The "Differential" Indicator: First Quarter-Season Report (Part I)
During the early rounds of the playoffs last season, I performed a statistical survey and then posted the results of my search for a single statistical metric (using already published data from a team's regular season performance) that could separate out the NBA's True Contenders for the championship. So I looked back at 32 seasons of NBA data concerning team offensive efficiency (OE) and defensive efficiency (DE) rating differentials (i.e., OE rating minus DE rating, using basketball-reference.com). The hypothesis was that the teams that combined offenses that scored efficiently with defenses that forced their opponents to score less efficiently were the teams with the best chances at the ring.
As it turned out, this select group of true contenders consisted of eight out of the thirty teams (just one outlier team finished below 8th in differential and still went on to win the title - the 1994-95 Rockets, who finished 9th).
The following are just some of the key findings from that 32-year statistical survey:
- The median differential for title winners over the last 32 years is 6.8 (the 2011-12 Spurs differential was 7.1).
- Excluding one outlier at each end, the range in differentials for title winners is between 3.6 and 12.2.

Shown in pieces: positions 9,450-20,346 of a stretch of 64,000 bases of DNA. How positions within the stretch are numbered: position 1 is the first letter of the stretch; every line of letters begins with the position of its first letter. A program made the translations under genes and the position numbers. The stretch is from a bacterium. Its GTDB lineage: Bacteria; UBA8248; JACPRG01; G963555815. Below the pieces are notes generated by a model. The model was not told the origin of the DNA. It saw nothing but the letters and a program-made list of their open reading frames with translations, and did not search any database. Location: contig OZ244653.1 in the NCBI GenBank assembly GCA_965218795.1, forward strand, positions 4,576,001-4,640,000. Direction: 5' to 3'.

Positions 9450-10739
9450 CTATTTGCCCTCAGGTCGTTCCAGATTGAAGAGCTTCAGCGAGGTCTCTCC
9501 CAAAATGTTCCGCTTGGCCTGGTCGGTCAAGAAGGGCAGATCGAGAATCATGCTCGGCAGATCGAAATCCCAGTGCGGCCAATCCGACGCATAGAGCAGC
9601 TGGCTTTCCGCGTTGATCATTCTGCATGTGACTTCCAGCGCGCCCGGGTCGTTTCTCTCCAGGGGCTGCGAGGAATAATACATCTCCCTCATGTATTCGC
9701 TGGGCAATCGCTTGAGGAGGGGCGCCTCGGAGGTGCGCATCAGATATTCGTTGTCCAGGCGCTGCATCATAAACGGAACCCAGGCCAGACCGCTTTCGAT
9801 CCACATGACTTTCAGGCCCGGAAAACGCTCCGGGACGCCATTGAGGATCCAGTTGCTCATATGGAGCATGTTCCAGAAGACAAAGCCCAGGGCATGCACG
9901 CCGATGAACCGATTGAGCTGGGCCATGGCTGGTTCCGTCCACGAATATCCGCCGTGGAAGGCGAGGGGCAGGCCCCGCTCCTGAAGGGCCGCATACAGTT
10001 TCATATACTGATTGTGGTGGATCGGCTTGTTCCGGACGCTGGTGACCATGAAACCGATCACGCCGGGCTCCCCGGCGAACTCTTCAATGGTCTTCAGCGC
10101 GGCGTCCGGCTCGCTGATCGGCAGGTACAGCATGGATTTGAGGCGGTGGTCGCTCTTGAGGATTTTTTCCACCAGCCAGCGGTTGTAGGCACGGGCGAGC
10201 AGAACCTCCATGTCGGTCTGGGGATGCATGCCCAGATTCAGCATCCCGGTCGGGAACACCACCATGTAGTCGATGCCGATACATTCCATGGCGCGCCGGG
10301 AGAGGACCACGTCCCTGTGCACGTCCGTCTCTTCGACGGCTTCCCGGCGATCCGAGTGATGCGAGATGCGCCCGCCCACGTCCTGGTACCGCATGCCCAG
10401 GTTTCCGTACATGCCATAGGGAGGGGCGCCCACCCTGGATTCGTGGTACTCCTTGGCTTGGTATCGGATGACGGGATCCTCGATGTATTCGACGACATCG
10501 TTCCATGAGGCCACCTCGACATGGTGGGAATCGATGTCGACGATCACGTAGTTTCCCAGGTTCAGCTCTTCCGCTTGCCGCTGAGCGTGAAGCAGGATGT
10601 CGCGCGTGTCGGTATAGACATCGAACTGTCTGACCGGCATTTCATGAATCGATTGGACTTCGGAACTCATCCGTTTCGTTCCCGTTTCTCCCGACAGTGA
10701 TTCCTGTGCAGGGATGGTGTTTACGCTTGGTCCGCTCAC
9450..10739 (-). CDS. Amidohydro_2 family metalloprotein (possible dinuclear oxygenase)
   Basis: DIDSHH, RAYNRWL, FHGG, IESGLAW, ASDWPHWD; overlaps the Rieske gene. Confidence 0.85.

- 59.4% of all title winners were ranked in the top two in differential.
- 75% of all title winners were ranked in the top three in differential.
- 81.3% of all title winners were ranked in the top four in differential.
Since finishing in the top four in differential (OE-DE) accounted for over 80% of the eventual title winners over the past 32 years (last year made it 33 years, since the Heat ranked 4th), using this formula does seem to give a rather accurate view of a particular team's relative odds of winning a championship. Thus, I would feel more comfortable if the Spurs finish in the top half of "true contender" teams (4th or better in differential) compared to a much less auspicious 8th place ranking (which barely keeps a team in the "true contender" group), since only 9% of teams over the past 33 years have won the title finishing either 8th or 9th in differential and absolutely no team below 9th has brought home a title.
Based upon this background, there does appear to be some validity in using differential as sort of a crude predictor of title chances. This post will be the first installment of four between now and the end of the regular season (about every 20th Spurs game) that looks at the evolving nature of differential as the season progresses. It will give us the opportunity to look at certain trends that could conceivably provide some sort of predictive value earlier than the end of the regular season.